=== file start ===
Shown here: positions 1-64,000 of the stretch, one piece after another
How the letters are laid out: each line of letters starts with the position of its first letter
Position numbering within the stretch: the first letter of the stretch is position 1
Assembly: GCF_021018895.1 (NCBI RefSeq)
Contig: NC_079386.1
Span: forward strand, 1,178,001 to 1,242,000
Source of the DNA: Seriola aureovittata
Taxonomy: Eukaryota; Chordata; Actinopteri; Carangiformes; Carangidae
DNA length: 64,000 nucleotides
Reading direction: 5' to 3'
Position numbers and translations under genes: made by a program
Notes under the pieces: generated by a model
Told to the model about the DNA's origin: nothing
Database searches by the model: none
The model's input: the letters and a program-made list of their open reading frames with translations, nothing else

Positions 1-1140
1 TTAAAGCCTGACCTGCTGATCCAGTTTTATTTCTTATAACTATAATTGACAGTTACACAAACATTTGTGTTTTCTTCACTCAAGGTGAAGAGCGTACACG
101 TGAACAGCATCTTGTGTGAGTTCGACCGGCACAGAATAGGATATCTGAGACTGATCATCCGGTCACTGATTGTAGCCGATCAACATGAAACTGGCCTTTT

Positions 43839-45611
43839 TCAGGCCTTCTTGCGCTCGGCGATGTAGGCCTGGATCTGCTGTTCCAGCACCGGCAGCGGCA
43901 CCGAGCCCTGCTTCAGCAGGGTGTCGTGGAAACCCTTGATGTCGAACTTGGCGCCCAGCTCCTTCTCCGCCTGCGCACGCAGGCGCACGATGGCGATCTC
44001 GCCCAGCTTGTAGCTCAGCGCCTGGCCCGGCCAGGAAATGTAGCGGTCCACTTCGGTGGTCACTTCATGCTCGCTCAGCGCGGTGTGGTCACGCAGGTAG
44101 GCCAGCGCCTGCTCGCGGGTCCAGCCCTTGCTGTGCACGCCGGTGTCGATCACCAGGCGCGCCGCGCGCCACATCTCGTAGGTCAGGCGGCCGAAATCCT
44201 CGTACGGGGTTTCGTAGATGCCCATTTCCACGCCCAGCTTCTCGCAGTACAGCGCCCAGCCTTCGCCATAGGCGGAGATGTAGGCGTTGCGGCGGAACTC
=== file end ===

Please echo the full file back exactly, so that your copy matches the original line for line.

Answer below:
Shown here: positions 1-64,000 of the stretch, one piece after another
How the letters are laid out: each line of letters starts with the position of its first letter
Position numbering within the stretch: the first letter of the stretch is position 1
Assembly: GCF_021018895.1 (NCBI RefSeq)
Contig: NC_079386.1
Span: forward strand, 1,178,001 to 1,242,000
Source of the DNA: Seriola aureovittata
Taxonomy: Eukaryota; Chordata; Actinopteri; Carangiformes; Carangidae
DNA length: 64,000 nucleotides
Reading direction: 5' to 3'
Position numbers and translations under genes: made by a program
Notes under the pieces: generated by a model
Told to the model about the DNA's origin: nothing
Database searches by the model: none
The model's input: the letters and a program-made list of their open reading frames with translations, nothing else

Positions 1-1140
1 TTAAAGCCTGACCTGCTGATCCAGTTTTATTTCTTATAACTATAATTGACAGTTACACAAACATTTGTGTTTTCTTCACTCAAGGTGAAGAGCGTACACG
101 TGAACAGCATCTTGTGTGAGTTCGACCGGCACAGAATAGGATATCTGAGACTGATCATCCGGTCACTGATTGTAGCCGATCAACATGAAACTGGCCTTTT

Positions 43839-45611
43839 TCAGGCCTTCTTGCGCTCGGCGATGTAGGCCTGGATCTGCTGTTCCAGCACCGGCAGCGGCA
43901 CCGAGCCCTGCTTCAGCAGGGTGTCGTGGAAACCCTTGATGTCGAACTTGGCGCCCAGCTCCTTCTCCGCCTGCGCACGCAGGCGCACGATGGCGATCTC
44001 GCCCAGCTTGTAGCTCAGCGCCTGGCCCGGCCAGGAAATGTAGCGGTCCACTTCGGTGGTCACTTCATGCTCGCTCAGCGCGGTGTGGTCACGCAGGTAG
44101 GCCAGCGCCTGCTCGCGGGTCCAGCCCTTGCTGTGCACGCCGGTGTCGATCACCAGGCGCGCCGCGCGCCACATCTCGTAGGTCAGGCGGCCGAAATCCT
44201 CGTACGGGGTTTCGTAGATGCCCATTTCCACGCCCAGCTTCTCGCAGTACAGCGCCCAGCCTTCGCCATAGGCGGAGATGTAGGCGTTGCGGCGGAACTC